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VPD officers face new review after Indigenous man, granddaughter handcuffed at BMO in 2019

Last Updated Jul 9, 2021 at 10:30 am PDT

Maxwell Johnson and his 12-year-old granddaughter are handcuffed by police outside a Bank of Montreal branch in downtown Vancouver on Dec. 20, 2019. (Courtesy Union of BC Indian Chiefs)

Review of VPD officers will be conducted by a retired provincial court judge

Office of the Public Complaint Commissioner says a previous investigation came to an 'incorrect' decision

Indigenous man, granddaughter were handcuffed outside a BMO branch in 2019 in case that's been widely criticized

VANCOUVER (NEWS 1130) – The actions of two police officers involved in the handcuffing of an Indigenous man and his 12-year-old granddaughter at a Vancouver BMO branch in 2019 will be subject to another review — this time conducted by a retired provincial court judge.

The Office of the Public Complaint Commissioner (OPCC) has appointed Brian Neal to undertake an independent assessment.

The commissioner’s office says a previous investigation, done by Victoria Police Chief Constable Del Manak, came to an “incorrect” decision.

Related video: Video of Indigenous man and granddaughter’s arrest released

The OPCC notes Neal’s disciplinary process could include a discipline proceeding, in which case he can decide whether misconduct occurred, and if so, what corrective measures must be taken.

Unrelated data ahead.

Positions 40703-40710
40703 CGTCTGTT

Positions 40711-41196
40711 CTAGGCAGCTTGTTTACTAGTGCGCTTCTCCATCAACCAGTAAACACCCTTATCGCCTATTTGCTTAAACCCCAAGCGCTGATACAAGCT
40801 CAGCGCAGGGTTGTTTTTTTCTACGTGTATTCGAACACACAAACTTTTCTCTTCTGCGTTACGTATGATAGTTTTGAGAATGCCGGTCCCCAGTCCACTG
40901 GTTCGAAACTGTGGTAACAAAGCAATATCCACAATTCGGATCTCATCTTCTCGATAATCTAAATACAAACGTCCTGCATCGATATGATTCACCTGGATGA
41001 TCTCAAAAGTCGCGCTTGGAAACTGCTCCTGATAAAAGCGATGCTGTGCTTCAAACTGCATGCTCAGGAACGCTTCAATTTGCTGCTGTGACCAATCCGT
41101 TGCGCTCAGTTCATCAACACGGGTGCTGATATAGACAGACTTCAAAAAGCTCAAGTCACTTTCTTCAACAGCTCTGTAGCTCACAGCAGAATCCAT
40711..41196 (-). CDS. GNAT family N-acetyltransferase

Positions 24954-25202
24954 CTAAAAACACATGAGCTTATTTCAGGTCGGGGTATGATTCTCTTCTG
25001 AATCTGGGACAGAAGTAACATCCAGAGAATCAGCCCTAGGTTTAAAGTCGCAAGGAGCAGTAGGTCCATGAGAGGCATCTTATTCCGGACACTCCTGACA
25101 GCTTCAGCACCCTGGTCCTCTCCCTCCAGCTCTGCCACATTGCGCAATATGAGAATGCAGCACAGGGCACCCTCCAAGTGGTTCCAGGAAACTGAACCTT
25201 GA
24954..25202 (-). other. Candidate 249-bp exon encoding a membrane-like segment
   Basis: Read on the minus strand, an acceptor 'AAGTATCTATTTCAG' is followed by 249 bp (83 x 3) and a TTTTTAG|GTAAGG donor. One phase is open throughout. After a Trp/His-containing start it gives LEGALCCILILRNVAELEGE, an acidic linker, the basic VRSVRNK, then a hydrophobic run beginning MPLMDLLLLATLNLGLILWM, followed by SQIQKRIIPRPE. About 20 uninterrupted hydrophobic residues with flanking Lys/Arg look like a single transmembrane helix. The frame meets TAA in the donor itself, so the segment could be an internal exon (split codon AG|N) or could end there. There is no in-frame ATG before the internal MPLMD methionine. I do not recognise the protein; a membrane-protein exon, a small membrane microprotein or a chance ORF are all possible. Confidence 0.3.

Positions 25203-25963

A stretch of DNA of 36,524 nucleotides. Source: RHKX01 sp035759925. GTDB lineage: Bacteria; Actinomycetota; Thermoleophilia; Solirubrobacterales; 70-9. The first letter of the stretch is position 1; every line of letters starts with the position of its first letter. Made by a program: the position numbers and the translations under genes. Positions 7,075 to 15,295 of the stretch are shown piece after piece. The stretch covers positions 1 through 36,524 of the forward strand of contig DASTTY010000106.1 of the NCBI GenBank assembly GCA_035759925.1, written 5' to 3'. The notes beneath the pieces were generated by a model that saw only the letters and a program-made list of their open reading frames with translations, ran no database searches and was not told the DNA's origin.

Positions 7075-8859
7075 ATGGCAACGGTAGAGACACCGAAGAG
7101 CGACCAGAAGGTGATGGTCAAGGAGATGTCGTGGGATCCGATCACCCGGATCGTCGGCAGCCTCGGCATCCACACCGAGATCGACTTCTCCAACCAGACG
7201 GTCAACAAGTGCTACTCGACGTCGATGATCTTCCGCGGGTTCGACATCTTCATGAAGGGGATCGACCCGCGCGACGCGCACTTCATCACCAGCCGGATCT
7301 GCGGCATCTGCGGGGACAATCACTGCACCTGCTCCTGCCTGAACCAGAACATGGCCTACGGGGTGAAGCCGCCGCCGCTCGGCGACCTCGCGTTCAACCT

Maxwell Johnson, a member of the Heiltsuk First Nation, and his granddaughter were handcuffed on the street outside the bank on Dec. 20, 2019, after staff called police when they suspected documents presented by Johnson were fraudulent.

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After handcuffing the pair, the attending officers “confirmed the validity of the cards” through speaking with the justice coordinator of the Heiltsuk Nation.

“Despite the suspicious circumstances, PCs determined that no criminal offence occurred and the cards likely presented as fraudulent due to clerical errors from Indian Affairs,” the police report from the incident reads.

In November of last year, Johnson filed a human rights complaint, naming BMO and the VPD, saying he was doing so “to seek justice for our family, our community, and First Nations, and so that other people of colour can feel safe.”

“Human rights tribunals need to hold institutions accountable for systemic racism,” he previously said. “Visible minorities are under constant threat of racial profiling by organizations, and discrimination by police.”

-With files from Nikitha Martins and Martin MacMahon